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Grading Guoan at the Halfway Mark

The Chinese Super League went on a bit of a holiday and so did I, but I’m back and ready to go, just in time for a big weekend.  I thought before we look ahead at this weekend though, it would be best to look at Guoan (and the league at the halfway point in the year (okay, it’s actually) one past halfway.

Beijing currently sits in 2nd place, having only lost one match this year.  They are well behind leaders Guangzhou, but just being as high as they are is an achievement considering how unrealistic it seemed at the start of the year.  Let’s look position-by-position at the squad 16 games into the season

Forwards: A-
In his two previous years with Guoan, Joel Griffiths scored 8 and 9 goals, respectively, but this year, he’s been on target like never before, with 7 goals halfway through the season.  This year he’s regularly scored big goals and has been a greater threat and finds himself in the top 5 of scorers, where we’d expect to see a Guoan striker.  His since departed backup, Roberto, impressed during his time in the capital, regularly looking dangerous in his role as super sub.

Midfield: B
This is a harder grade, but overall it has to be a solid B. When it’s the right 5 on the pitch, Guoan has looked unstoppable at times.  Major offensive assistance has come from Walter Martinez and Xu Liang while Wang Xiaolong and Piao Cheng are having breakout seasons.  I’ve said all this without mentioning Darko Matic, a rock in the middle.  Unfortunately when it’s not this prodigious five, the midfield hasn’t always looked great.  That said, they are the main reason the club is currently in an ACL spot.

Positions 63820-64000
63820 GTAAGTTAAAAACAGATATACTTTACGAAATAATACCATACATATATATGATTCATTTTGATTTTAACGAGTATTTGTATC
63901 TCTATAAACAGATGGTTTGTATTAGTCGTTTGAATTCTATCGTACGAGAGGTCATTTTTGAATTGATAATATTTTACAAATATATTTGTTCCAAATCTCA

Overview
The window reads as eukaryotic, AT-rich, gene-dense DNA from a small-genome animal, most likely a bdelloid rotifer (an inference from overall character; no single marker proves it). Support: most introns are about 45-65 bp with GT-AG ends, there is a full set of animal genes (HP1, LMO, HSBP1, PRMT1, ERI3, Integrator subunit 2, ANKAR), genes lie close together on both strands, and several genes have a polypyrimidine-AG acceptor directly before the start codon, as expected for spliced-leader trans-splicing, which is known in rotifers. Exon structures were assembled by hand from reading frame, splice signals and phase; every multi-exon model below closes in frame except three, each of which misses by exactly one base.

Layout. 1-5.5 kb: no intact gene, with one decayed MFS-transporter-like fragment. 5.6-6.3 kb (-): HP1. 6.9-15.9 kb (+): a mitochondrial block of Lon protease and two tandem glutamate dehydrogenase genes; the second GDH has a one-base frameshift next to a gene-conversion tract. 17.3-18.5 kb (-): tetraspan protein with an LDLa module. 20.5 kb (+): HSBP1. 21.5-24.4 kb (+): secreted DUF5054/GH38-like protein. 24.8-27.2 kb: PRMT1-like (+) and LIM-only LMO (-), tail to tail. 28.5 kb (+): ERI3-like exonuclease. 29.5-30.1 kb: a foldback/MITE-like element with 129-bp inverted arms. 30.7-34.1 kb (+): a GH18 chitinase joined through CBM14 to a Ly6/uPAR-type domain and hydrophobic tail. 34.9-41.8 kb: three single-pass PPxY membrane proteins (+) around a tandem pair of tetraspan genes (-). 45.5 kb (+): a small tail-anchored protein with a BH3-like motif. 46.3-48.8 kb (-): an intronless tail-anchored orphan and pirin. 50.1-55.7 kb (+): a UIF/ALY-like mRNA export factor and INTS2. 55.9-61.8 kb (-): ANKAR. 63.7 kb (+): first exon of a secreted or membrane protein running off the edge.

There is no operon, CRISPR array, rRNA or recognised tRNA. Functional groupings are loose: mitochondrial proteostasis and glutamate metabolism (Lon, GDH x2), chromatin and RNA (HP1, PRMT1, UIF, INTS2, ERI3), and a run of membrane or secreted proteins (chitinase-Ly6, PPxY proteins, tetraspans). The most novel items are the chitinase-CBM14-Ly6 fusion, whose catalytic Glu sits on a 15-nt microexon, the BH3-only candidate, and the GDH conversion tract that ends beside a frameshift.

Defense: B+
At the start of the year I was most worried about the back four and to be honest, they’re still a cause for concern, but they get the job done.  Even at his advanced age Zhou Ting has been solid at the back.  Xu Yunlong has been Xu Yunlong and Zhang Yonghai has looked good most of the time.  On top of that, youngster Lei Tenglong has proven he’s ready for the bigtime and comforts fans that when Xu an Zhang are ready to retire, Guoan’s back four won’t go to pieces.  Zhang Xinxin doesn’t attract a lot of fanfare, though the national team is finally giving him a look, his defensive skills are important, but more important are his runs up the wing and ability to get involved in the offense.  The defense has its holes, its still aging and slow, but it has done a great job of coming together as a unit all year.

Goaltending: A-
How do you not give Yang Zhi an A? He gave up 5 goals in two matches (2 against Guangzhou, 3 against Hangzhou), but in the other 14 matches, he’s only given up 5 goals.  He’s been guilty of a few mistakes, but I think they live longer in the minds of fans due to the fact they are so few and far between.  Yang is the one name (along with Darko Matic) that you know will always be in Guoan’s lineup.

Coaching: A
In my mind, there’s no debating this grade. Jamie Pacheco took over a weaker side than his predecessor had and has managed to turn it into a winner.  His tactics and influence are evident and the side, at times, has played some really beautiful football.  He’s also shown himself to be intense and a real personality on the sidelines, though its gotten him in trouble, the league needs more guys like him.

Brandon Chemers aka B. Cheng aka A Modern Lei Feng – is a name which may be familiar to many in the Chinese blogosphere. He currently serves as Editor-in-Chief for Wild East Football and is one of the lonely souls writing about Chinese football in English for the last 10 years. Chemers' credentials are second to none – his former blog focused not only on the fortunes of his beloved Beijing Guoan FC, but a multitude of other aspects of Beijing life. He’s deservedly built a reputation in the Chinese blogosphere as an insightful observer of not only Chinese football, but also the wider picture of life in modern China and its many layers. For WEF, beyond writing about Guoan, he often focuses on fan culture and the business of Chinese football.



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